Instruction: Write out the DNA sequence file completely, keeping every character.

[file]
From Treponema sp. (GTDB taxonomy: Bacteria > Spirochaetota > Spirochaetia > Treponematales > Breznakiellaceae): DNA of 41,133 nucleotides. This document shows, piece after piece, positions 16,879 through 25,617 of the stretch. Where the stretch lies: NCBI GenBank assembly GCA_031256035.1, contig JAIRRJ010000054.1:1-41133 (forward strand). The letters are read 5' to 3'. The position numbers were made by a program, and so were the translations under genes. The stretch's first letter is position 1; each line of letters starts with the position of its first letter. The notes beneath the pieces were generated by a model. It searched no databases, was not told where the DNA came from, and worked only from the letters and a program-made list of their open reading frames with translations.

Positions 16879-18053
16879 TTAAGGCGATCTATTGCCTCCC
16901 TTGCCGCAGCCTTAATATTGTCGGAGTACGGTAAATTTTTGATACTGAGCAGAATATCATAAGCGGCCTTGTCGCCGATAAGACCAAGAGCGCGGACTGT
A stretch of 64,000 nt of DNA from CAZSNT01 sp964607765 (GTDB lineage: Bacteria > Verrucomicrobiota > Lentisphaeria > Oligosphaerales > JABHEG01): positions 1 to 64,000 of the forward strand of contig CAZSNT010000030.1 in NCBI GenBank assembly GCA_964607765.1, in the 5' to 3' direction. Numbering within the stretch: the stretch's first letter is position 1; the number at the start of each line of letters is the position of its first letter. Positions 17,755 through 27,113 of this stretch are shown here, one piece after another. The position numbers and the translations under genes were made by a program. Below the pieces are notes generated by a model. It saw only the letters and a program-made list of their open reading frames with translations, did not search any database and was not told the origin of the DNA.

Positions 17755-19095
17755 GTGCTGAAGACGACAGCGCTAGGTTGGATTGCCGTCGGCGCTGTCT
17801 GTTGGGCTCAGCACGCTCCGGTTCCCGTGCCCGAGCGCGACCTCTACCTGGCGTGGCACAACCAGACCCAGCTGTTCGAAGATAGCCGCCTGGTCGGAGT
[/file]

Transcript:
From Treponema sp. (GTDB taxonomy: Bacteria > Spirochaetota > Spirochaetia > Treponematales > Breznakiellaceae): DNA of 41,133 nucleotides. This document shows, piece after piece, positions 16,879 through 25,617 of the stretch. Where the stretch lies: NCBI GenBank assembly GCA_031256035.1, contig JAIRRJ010000054.1:1-41133 (forward strand). The letters are read 5' to 3'. The position numbers were made by a program, and so were the translations under genes. The stretch's first letter is position 1; each line of letters starts with the position of its first letter. The notes beneath the pieces were generated by a model. It searched no databases, was not told where the DNA came from, and worked only from the letters and a program-made list of their open reading frames with translations.

Positions 16879-18053
16879 TTAAGGCGATCTATTGCCTCCC
16901 TTGCCGCAGCCTTAATATTGTCGGAGTACGGTAAATTTTTGATACTGAGCAGAATATCATAAGCGGCCTTGTCGCCGATAAGACCAAGAGCGCGGACTGT
A stretch of 64,000 nt of DNA from CAZSNT01 sp964607765 (GTDB lineage: Bacteria > Verrucomicrobiota > Lentisphaeria > Oligosphaerales > JABHEG01): positions 1 to 64,000 of the forward strand of contig CAZSNT010000030.1 in NCBI GenBank assembly GCA_964607765.1, in the 5' to 3' direction. Numbering within the stretch: the stretch's first letter is position 1; the number at the start of each line of letters is the position of its first letter. Positions 17,755 through 27,113 of this stretch are shown here, one piece after another. The position numbers and the translations under genes were made by a program. Below the pieces are notes generated by a model. It saw only the letters and a program-made list of their open reading frames with translations, did not search any database and was not told the origin of the DNA.

Positions 17755-19095
17755 GTGCTGAAGACGACAGCGCTAGGTTGGATTGCCGTCGGCGCTGTCT
17801 GTTGGGCTCAGCACGCTCCGGTTCCCGTGCCCGAGCGCGACCTCTACCTGGCGTGGCACAACCAGACCCAGCTGTTCGAAGATAGCCGCCTGGTCGGAGT